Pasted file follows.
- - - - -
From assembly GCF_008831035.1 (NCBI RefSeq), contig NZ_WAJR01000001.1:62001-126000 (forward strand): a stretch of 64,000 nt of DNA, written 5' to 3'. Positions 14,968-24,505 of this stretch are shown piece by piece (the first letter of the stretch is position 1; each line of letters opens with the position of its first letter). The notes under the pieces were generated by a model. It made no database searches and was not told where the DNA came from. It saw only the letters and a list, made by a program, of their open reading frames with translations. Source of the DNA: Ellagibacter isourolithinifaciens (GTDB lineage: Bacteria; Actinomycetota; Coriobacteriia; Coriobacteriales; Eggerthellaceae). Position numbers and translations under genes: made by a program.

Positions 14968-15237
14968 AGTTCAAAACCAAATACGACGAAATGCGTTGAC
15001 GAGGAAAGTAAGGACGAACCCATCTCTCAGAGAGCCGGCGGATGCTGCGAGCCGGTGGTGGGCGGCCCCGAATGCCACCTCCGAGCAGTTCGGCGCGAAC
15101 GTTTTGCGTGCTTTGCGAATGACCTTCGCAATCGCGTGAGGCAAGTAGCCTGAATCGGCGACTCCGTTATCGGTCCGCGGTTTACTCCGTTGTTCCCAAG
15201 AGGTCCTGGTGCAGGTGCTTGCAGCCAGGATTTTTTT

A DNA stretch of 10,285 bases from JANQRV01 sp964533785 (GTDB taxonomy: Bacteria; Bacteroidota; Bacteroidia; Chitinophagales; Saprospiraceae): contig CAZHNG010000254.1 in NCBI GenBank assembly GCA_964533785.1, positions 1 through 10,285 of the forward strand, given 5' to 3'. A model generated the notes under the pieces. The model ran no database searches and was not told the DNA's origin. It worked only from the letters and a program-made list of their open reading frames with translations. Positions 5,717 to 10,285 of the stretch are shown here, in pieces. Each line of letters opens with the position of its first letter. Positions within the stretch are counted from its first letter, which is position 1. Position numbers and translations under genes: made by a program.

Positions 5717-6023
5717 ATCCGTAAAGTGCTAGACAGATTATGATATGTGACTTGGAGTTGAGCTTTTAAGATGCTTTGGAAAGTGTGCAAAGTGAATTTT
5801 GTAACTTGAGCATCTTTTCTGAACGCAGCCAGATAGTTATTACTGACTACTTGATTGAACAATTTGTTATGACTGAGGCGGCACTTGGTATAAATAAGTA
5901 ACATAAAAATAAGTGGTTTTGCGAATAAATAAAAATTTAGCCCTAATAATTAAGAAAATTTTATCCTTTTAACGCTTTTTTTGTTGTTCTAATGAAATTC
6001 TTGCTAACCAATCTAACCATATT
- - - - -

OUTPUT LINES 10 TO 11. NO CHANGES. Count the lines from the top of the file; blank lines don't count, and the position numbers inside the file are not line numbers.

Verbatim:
5801 GTAACTTGAGCATCTTTTCTGAACGCAGCCAGATAGTTATTACTGACTACTTGATTGAACAATTTGTTATGACTGAGGCGGCACTTGGTATAAATAAGTA
5901 ACATAAAAATAAGTGGTTTTGCGAATAAATAAAAATTTAGCCCTAATAATTAAGAAAATTTTATCCTTTTAACGCTTTTTTTGTTGTTCTAATGAAATTC